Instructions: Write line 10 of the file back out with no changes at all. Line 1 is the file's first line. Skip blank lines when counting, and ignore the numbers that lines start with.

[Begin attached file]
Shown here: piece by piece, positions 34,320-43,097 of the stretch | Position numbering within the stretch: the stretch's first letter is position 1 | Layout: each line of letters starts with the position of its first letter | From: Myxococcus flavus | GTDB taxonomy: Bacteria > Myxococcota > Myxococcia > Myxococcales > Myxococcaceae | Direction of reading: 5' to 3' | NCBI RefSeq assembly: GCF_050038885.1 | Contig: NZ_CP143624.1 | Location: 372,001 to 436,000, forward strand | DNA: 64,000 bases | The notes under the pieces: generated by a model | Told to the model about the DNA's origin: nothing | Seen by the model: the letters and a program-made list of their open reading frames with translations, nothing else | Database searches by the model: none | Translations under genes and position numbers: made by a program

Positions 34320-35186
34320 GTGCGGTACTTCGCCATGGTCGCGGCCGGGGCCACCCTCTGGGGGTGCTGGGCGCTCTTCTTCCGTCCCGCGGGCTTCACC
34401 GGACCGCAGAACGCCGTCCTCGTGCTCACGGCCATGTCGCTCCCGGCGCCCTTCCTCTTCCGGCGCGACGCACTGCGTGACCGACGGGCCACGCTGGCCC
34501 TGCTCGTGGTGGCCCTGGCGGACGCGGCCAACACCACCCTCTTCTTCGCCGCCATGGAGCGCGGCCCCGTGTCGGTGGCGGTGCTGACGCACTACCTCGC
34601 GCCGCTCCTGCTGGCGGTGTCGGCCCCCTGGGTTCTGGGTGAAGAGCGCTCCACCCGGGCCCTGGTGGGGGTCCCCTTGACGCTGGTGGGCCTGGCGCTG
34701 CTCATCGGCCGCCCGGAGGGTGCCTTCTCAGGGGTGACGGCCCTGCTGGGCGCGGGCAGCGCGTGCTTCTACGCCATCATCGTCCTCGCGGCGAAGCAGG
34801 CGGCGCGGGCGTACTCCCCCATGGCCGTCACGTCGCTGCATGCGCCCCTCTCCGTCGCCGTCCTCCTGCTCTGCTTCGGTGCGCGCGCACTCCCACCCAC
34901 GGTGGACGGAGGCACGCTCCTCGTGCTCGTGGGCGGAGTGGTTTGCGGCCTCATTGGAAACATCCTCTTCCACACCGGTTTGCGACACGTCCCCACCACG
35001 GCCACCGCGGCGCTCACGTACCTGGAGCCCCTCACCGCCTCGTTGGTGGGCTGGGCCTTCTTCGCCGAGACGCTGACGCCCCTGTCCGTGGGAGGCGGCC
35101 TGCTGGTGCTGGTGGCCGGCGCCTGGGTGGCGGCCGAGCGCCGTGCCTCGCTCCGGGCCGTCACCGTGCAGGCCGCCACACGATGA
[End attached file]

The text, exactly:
35001 GCCACCGCGGCGCTCACGTACCTGGAGCCCCTCACCGCCTCGTTGGTGGGCTGGGCCTTCTTCGCCGAGACGCTGACGCCCCTGTCCGTGGGAGGCGGCC